Ice Age (2002)

The 100 Films Guide to…

Ice Age

Sub-Zero Heroes

Country: USA
Language: English
Runtime: 81 minutes
BBFC: U
MPAA: PG

Original Release: 14th March 2002 (Indonesia & Mexico)
US Release: 15th March 2002
UK Release: 22nd March 2002
Budget: $59 million
Worldwide Gross: $383.26 million

Stars
Ray Romano (Welcome to Mooseport, Paddleton)
John Leguizamo (Romeo + Juliet, Land of the Dead)
Denis Leary (The Thomas Crown Affair, The Amazing Spider-Man)
Goran Visnjic (Practical Magic, Elektra)

Director
Chris Wedge (Robots, Epic)

Co-Director
Carlos Saldanha (Ice Age: The Meltdown, Ferdinand)

Screenwriters
Peter Ackerman (Ice Age: Dawn of the Dinosaurs, eight episodes of The Americans)
Michael Berg (New Jersey Turnpikes, Ice Age: Continental Drift)
Michael J. Wilson (Shark Tale, Ice Age: Collision Course)

Story by
Michael J. Wilson (Alyce in Wonderland, The Tuxedo)


The Story
A trio of mismatched prehistoric animals endeavour to return a baby human to its tribe before the oncoming ice age cuts off the path to their camp.

Our Heroes
The aforementioned trio are overenthusiastic Sid the sloth, wannabe-loner Manny the mammoth, and Diego the sabre-tooth tiger, who has ulterior motives…

Our Villains
A group of bloodthirsty sabre-tooth tigers who want to kill the baby human in revenge for… something. I forget. Diego is their inside man.

Best Supporting Character
Weird squirrel-like creature Scrat — he was all over the marketing and is consistently associated with the franchise, so you’re probably vaguely familiar with him. He’s got nothing to do with the main story, instead popping up for asides of silent comedy. His opening scene was only added to the film because otherwise the first sequence featuring snow and ice wasn’t until over half-an-hour in, but he was so popular with test audiences that he was given more throughout the rest of the movie.

Memorable Quote
Sid: “For a second there I actually thought you were gonna eat me.”
Diego: “I don’t eat junk food.”

Memorable Scene
Walking through an ice-cave shortcut, Sid sees various other prehistoric creatures frozen in the ice: an ugly fish, a dinosaur, an evolutionary series that ends with him… and a flying saucer. (See also: Next Time.)

Letting the Side Down
Most of the time the deliberately stylised designs help the film get away with the early-’00s quality of its CG animation (and some flourishes, like fur, actually look rather good), but the tribe of humans move rather stiffly, and consequently look a bit like a computer game from the same era.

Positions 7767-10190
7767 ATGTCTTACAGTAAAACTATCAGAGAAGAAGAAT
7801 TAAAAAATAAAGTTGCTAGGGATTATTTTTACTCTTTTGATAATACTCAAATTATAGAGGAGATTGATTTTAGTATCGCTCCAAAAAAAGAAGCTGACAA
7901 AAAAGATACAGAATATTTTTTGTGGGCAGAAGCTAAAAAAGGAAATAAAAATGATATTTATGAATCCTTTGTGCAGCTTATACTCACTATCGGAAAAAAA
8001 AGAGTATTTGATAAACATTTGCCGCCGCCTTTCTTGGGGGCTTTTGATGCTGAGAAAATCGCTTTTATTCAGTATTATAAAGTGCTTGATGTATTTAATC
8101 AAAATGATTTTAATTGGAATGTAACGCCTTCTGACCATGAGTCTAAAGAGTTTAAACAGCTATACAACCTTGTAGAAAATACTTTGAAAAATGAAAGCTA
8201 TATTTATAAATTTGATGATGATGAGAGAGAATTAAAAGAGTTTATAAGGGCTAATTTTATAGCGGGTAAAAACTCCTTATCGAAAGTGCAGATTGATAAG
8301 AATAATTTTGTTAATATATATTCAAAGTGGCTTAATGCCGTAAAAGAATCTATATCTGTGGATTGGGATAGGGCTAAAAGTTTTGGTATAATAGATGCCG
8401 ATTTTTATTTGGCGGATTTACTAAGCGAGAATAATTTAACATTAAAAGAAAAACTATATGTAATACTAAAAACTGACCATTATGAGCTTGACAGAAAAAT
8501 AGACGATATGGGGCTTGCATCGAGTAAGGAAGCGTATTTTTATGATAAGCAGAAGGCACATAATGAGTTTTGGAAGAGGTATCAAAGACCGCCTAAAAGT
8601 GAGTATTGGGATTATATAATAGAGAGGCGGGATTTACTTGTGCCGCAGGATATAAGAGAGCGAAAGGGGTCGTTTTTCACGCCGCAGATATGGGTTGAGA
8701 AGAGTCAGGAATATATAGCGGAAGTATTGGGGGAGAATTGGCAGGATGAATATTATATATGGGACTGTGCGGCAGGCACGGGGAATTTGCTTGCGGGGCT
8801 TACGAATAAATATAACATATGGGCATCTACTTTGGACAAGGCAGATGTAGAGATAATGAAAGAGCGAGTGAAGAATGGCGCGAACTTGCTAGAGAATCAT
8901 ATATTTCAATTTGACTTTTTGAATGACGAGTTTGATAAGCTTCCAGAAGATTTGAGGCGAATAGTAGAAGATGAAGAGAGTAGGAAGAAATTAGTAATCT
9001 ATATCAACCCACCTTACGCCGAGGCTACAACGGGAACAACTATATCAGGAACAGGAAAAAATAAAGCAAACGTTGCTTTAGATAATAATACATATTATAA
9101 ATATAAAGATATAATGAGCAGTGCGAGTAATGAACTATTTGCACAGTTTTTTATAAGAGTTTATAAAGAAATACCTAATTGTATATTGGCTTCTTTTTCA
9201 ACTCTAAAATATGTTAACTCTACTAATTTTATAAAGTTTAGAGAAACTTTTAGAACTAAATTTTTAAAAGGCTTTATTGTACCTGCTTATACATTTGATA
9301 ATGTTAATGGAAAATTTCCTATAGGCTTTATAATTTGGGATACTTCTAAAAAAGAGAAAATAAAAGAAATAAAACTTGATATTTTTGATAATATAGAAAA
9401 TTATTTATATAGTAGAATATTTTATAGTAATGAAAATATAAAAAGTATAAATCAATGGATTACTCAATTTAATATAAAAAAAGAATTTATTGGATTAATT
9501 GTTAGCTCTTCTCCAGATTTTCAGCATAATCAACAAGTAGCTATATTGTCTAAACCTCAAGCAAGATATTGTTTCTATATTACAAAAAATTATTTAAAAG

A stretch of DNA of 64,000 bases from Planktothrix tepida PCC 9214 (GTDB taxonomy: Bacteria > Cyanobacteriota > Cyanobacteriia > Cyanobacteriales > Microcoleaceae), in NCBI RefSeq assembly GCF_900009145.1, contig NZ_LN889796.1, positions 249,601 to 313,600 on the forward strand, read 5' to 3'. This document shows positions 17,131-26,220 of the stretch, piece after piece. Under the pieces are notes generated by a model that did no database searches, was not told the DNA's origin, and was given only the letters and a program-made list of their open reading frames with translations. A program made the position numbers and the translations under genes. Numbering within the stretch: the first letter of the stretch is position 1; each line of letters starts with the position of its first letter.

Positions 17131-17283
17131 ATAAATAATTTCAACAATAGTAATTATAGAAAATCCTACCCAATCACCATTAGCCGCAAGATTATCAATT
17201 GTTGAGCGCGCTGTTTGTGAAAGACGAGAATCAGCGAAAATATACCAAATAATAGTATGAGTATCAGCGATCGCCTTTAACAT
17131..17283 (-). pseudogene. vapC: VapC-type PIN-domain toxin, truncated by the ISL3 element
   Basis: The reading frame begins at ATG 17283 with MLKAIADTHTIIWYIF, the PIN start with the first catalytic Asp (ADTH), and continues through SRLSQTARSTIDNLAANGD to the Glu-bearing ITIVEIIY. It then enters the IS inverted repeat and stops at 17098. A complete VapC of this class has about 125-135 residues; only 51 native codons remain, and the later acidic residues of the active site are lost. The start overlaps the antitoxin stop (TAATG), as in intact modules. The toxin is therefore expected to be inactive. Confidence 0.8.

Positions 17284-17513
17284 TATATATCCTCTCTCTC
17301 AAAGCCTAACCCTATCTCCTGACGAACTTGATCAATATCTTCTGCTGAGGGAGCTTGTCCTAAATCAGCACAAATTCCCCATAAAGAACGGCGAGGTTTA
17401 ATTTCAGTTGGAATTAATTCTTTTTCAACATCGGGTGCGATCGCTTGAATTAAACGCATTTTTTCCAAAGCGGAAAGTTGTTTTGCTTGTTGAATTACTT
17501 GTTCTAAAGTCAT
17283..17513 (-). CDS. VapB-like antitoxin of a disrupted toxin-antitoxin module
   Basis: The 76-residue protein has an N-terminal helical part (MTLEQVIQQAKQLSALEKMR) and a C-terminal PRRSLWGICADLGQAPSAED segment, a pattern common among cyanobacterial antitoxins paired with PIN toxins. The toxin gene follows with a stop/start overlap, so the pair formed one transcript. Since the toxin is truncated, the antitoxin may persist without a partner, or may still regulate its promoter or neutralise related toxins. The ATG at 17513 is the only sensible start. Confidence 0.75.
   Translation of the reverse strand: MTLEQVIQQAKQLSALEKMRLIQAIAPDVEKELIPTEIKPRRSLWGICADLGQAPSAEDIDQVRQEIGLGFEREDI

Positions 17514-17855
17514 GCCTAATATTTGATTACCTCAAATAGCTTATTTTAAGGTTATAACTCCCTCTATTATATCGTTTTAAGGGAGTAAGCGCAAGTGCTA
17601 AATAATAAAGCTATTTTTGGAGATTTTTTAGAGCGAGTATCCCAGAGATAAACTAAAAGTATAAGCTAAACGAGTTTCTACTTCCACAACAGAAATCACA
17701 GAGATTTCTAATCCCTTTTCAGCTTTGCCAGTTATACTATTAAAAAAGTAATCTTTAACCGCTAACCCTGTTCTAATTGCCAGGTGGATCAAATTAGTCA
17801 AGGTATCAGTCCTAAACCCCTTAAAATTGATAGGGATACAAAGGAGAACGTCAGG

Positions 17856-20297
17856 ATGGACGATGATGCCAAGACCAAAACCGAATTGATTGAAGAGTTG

Making of
Believe it or not, Ice Age was originally pitched as a drama. Fox insisted that if it was animated it had to be a children’s comedy (because that’s what all major Western animation is, right? And when it isn’t, it flops, like Fox’s previous animated movie, Titan A.E. Incidentally, that failure is also why they abandoned plans to make Ice Age in 2D cel animation). The original dramatic concept is presumably why some slightly-too-serious stuff remains in the storyline.

Next time…
Four true sequels, plus the usual wealth of connected short films and TV specials that accompany popular kids’ animation franchises nowadays. A sixth film and/or TV series may be in development. Interestingly, each of the things Sid sees preserved in the ice (see Memorable Scene) is connected to one of the sequels. I’ve no idea if that was deliberate or a huge coincidence; though, either way, I’m sure it can’t’ve been planned from the outset.

Awards
1 Oscar nomination (Animated Feature)
7 Annie nominations (Animated Theatrical Feature, Directing in an Animated Feature, Writing in an Animated Feature, Character Animation, Character Design in an Animated Feature, Production Design in an Animated Feature, Music in an Animated Feature)
1 Saturn nomination (Animated Film)

Verdict

Ice Age was one of the first computer-animated franchises, though it doesn’t seem to have stuck in the collective consciousness as well as, say, Toy Story or Shrek. Personally, I first and last saw it sometime shortly after its original release, but all I could remember was enjoying it well enough. Well, all that is probably because it’s not as good as the best of Pixar or DreamWorks. It’s amenable enough, but it lacks the sharpness of concept, dialogue, character, and story that makes those movies truly memorable. I can see why I remember liking it but couldn’t recall much else. So, I’m not sure it deserves to be better-remembered than it already is, but it’s not at all bad for anyone who chooses to seek it out.

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